Finally in the Advanced tab I’ve used the Nuget Arguments textbox to specify the -version option to force using version specified in the $(NugetVersion) build parameter.

The last step is including a step of type Nuget Publisher, that will be used to publish your package to nuget / Myget.

Configuration of NugetPublisher step to publish your package to your feed

Figure 4: Final publishing step to publish nuget to your feed.

If you use Staging Directory as output folder for your Nuget Package step, you can specify a pattern of $(build.stagingDirectory)\*.nupkg to automatically publish all packages created in previous steps. If you will change the build in the future adding other NugetPackager steps to create other packages, you can use this single Nuget Publisher to automatically publish every .nupkg file found in staging directory.

Finally you need to specify the Nuget Server Endpoint; probably your combobox is empty, so you need to click the Manage link at the right of the combo to manage your endpoint.

Manage endpoint in your VSO account

Figure 5: Managing endpoint

Clicking Manage link, a new tab is opened in the service tab of Collection configuration, here you can add endpoint to connect your VSO account to other service. Since Nuget or MyGet is not in the list, you should add a new service endpoint of type Generic.

Specify your server url and your api key to create an endopint

Figure 6: Adding endpoint for nuget or myget server

You must specify the server url of your feed and your API KEY in the Password/Token Key field of the endpoint. Once you press OK the endpoint is created; no one will be able to read the API KEY from the configuration and your key is secured in VSO.

Now all Project Administrators can use this endpoint in your Nuget Publisher step to publish against that feed, without giving them API KEY or password. All endpoints have specific security so you can specify the list of the users that will be able to change that specific endpoint or list of users that will be only able to Read that specific endpoint. This is a nice way to save details of your nuget feed in VSO, specifying the list of the user that can use this feed, without giving password or token to anyone.

When everything is done, you can simply queue a new build, and choose the version number you want to assign to your Nuget Package.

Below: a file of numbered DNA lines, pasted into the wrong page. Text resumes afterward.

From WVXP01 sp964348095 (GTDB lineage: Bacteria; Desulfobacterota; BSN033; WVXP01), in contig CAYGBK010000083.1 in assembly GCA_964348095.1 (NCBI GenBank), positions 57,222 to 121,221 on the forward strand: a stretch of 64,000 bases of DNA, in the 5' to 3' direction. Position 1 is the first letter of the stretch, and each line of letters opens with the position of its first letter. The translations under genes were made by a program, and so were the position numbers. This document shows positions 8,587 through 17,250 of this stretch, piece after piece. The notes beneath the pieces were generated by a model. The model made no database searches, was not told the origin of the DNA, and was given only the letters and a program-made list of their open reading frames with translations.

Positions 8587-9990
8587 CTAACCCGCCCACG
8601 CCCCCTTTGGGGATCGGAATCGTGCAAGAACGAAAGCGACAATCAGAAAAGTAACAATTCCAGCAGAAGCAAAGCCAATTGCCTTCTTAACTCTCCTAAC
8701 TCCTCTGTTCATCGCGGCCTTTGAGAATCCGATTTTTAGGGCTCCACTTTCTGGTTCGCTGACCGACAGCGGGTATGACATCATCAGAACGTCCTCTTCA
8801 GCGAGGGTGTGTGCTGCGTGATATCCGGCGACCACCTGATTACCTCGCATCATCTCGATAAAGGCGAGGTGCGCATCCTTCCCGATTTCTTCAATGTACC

You can queue the build specifying branch and Nuget Numbering

Figure 7: Queuing a build to publish your package with a specific number.

You have the ability to choose the branch you want to publish, as well as the Number of your nuget package to use. Once the build is finished your package should be published.

Feed detail in MyGet account correctly list packages published by my vNext build

Figure 8: Your package is published in your MyGet feed.

In previous example I’ve used master branch and published version number 1.3.1. Suppose you want to publish a pre-release package with new features that are not still stable. These features are usually in develop branch (especially true if you use GitFlow with git repositories), and thanks to configuration you can simply queue a new build to publish pre-release package.

Specifing developing branch and a package number ending with beta1 you can publish pre-release packages.

Figure 9: Publish a pre-release package using develop branch and a nuget version that has a –beta1 suffix.

I’ve specified to use develop branch and a nuget version number ending with –beta1, to specify that it is a pre-release package. When the build is finished you can check from your visual studio that everything is ok.

Verify that in Visual Studio stable and Pre-Release package is ok.

Figure 10: Verify in Visual Studio that everything is ok.

Thanks to Build vNext, publishing your package to myget or nuget or private nuget feed is just a matter of including a couple of steps and filling few textboxes.

Gian Maria.

Resolve associated Work Item at each check-in

If you work with TFVC when you Check-in your code, the default action is close associate Work Item. VS2015 has an option for you in Settings pane of the Visual Studio Team Foundation Server Source Control to change this default behavior to associate.

As you can see in Figure 1 the default value is to Resolve associated Work Items on check-in but you can easily uncheck the option to make “Associate” the default action for Work Items associated to a Check-in.


Figure 1: Option to resolve associated Work Items on Check-in

In previous version of Visual Studio (2010, 2012, 2013) you can use a Registry key, as described in this old post of Matt Mitrick to obtain the same result.

Gian Maria.

Completely remove Lab Management configuration in TFS

If you want to completely remove Lab Management configuration from your TFS instance, you probably know TfsConfig lab /Delete command, used to remove association between one Project Collection and SCVMM. The reasons behind the need to completely remove Lab Management configuration could be various, one of the most common is: you created a cloned copy of your TFS environment for testing purpose, and you want to be 100% sure that your cloned instance does not contact SCVMM, or you can simply have multiple Test TFS Instance and you need to move lab management from one instance to another.